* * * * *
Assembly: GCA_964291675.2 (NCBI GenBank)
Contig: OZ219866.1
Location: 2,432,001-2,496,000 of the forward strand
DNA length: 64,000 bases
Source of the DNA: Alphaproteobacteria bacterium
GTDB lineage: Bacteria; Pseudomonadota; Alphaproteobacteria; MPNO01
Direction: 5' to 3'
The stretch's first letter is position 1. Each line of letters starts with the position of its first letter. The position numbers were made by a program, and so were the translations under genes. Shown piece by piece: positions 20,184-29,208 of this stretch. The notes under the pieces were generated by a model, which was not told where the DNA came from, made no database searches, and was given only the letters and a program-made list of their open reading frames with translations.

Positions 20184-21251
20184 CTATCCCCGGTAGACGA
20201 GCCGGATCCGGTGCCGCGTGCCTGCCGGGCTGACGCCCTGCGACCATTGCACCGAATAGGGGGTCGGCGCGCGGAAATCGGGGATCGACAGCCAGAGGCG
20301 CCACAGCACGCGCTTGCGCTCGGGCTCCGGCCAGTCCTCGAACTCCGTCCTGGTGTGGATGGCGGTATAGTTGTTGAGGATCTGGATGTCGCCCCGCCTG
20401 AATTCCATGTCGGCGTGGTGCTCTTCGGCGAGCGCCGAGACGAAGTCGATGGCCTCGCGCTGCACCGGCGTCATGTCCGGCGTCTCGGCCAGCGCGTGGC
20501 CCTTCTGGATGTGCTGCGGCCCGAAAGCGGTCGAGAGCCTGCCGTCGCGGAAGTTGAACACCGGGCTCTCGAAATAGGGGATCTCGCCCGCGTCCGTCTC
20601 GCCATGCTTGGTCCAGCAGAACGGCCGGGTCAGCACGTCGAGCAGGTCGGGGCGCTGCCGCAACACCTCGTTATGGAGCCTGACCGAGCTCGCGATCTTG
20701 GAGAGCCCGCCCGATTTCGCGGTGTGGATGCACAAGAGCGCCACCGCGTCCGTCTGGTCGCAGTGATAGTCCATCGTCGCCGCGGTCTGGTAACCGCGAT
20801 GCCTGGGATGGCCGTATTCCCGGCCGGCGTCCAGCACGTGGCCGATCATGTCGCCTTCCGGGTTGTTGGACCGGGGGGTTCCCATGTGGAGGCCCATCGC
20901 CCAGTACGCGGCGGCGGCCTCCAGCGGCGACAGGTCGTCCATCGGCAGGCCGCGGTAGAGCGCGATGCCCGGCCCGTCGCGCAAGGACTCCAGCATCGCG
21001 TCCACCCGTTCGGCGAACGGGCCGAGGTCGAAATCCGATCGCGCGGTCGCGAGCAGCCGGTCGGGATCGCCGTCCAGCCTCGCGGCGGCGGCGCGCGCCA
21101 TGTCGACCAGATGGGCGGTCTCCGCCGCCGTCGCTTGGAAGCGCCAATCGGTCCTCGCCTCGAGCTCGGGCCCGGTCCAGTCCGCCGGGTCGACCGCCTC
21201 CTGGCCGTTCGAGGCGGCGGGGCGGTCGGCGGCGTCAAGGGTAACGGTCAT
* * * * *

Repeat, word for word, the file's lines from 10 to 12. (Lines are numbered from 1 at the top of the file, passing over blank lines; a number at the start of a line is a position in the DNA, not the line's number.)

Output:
20184 CTATCCCCGGTAGACGA
20201 GCCGGATCCGGTGCCGCGTGCCTGCCGGGCTGACGCCCTGCGACCATTGCACCGAATAGGGGGTCGGCGCGCGGAAATCGGGGATCGACAGCCAGAGGCG
20301 CCACAGCACGCGCTTGCGCTCGGGCTCCGGCCAGTCCTCGAACTCCGTCCTGGTGTGGATGGCGGTATAGTTGTTGAGGATCTGGATGTCGCCCCGCCTG